The psalmist writes, in what to me is wisdom literature, “The steps of a man are established by the LORD, when he delights in his way; though he fall, he shall not be cast headlong, for the LORD upholds his hand” (Psalm 37:23-24). If you delight in something, that means you have a strong feeling of joy or happiness, and there is great pleasure and satisfaction in it. Whatever you can think of that you delight in, whether it be an ice cream sundae, a new car, a birth of a child (big one), that is delight, so delighting in God is good since it can establish your steps. If you are that delighted in God, as you would be with your child or spouse, you’d spend lots of time and show them lots of attention. The person that finds great delight in God might fall, but they won’t end up on their face permanently (cast headlong). That’s because “the Lord upholds his hand” for those who delight in Him. And for those who’ve trusted in Christ, they find their greatest delight in Him because of what He’s done.
David must have felt a sense of abandonment at times because he was often running for his life, trying to escape King Saul, so when David wrote, “I have been young, and now am old, yet I have not seen the righteous forsaken or his children begging for bread” (Psalm 37:25). David wrote from experience, and he knew what it felt like to be forsaken…by Saul, and by his own sons, so when David says, he’s never “seen the righteous forsaken,” the Hebrew word for forsaken is, “`azab” and means, “to depart from, leave behind, leave, let alone, abandon,” or “neglect.” David says he’s never seen God do that, and neither have I, so we can rest in the fact that “the LORD loves justice; he will not forsake his saints. They are preserved forever” (Psalm 37:28). Not only does the Lord preserve them (and you if you’ve trusted in Christ), “The LORD helps them and delivers them; he delivers them from the wicked and saves them, because they take refuge in him” (Psalm 37:40).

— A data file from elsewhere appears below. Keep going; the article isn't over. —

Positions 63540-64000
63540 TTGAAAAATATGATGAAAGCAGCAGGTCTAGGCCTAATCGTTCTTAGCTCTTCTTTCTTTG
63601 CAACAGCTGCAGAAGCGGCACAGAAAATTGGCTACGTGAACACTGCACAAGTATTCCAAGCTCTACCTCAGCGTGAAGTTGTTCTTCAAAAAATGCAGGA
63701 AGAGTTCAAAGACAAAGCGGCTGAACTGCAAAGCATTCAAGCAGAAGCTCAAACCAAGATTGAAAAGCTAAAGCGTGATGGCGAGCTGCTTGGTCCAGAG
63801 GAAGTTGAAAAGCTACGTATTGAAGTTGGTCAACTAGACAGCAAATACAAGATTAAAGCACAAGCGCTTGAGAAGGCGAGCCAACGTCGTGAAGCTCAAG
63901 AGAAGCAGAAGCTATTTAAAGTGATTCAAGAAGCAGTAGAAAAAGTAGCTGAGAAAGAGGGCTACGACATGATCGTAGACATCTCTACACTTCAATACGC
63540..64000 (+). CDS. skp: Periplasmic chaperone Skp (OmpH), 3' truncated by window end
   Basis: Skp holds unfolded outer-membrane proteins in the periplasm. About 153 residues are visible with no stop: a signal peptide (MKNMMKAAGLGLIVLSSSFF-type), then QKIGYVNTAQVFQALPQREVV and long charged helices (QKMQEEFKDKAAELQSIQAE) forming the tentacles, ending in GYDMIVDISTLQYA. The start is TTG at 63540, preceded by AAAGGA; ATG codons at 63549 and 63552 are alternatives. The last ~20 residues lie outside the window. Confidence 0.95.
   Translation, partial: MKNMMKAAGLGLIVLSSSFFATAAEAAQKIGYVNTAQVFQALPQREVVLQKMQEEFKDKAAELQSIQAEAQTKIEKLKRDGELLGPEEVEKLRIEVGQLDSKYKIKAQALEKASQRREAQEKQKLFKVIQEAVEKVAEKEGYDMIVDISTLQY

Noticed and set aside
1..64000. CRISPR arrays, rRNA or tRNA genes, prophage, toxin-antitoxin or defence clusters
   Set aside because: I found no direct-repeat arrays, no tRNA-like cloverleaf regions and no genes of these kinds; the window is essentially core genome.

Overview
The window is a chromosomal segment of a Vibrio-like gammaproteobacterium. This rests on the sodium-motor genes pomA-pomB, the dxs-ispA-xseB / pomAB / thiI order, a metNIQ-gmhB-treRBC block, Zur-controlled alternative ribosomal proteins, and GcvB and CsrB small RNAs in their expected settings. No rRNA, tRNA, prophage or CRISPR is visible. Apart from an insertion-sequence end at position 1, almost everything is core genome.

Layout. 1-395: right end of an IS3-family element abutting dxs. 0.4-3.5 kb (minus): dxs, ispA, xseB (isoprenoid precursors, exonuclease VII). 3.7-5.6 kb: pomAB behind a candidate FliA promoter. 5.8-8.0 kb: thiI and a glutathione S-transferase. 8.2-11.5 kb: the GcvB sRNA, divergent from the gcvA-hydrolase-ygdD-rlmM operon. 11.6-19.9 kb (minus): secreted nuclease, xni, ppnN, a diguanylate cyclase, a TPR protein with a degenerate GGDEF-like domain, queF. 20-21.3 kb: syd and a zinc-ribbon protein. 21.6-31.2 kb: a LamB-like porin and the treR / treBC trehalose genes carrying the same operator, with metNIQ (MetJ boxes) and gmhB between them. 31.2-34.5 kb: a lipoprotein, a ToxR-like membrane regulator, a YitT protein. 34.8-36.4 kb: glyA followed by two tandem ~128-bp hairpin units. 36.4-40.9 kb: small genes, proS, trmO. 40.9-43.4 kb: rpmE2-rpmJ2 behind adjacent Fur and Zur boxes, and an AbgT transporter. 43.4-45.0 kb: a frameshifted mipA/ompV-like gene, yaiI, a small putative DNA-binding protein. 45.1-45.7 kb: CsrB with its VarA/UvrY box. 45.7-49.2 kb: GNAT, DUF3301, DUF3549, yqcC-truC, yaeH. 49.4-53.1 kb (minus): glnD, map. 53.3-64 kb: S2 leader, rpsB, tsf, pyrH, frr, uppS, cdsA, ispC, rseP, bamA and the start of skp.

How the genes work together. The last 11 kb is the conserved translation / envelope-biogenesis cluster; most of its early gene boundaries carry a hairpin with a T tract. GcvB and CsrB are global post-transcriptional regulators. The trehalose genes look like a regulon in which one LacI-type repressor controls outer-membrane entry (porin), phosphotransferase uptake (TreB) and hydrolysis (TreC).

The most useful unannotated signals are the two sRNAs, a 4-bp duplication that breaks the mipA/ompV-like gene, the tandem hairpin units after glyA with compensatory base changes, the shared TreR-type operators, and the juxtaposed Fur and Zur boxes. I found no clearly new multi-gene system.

There is so much in this psalm that it could fill volumes and volumes of books, but if we reduce it, it would be these things: If you delight yourself in the LORD, he will give you the desires of your heart, but you must commit your ways to Him; you must trust in Him at all times; you must wait on His timing; and you must refrain from anger because the anger of man rarely does good. I think the key words in this psalm are the most important ones: We must trust, wait, rest, delight, and commit, and this will give us patience, peace, stability, and the knowledge that the Lord will deliver His own and bring swift judgment upon those who refuse to repent and trust in Christ. Vengeance is God’s, and not ours.
Article by Jack Wellman
Jack Wellman is Pastor of the Mulvane Brethren Church in Mulvane Kansas. Jack is a writer at Christian Quotes and also the Senior Writer at What Christians Want To Know whose mission is to equip, encourage, and energize Christians and to address questions about the believer’s daily walk with God and the Bible. You can follow Jack on Google Plus or check out his book Teaching Children the Gospel available on Amazon.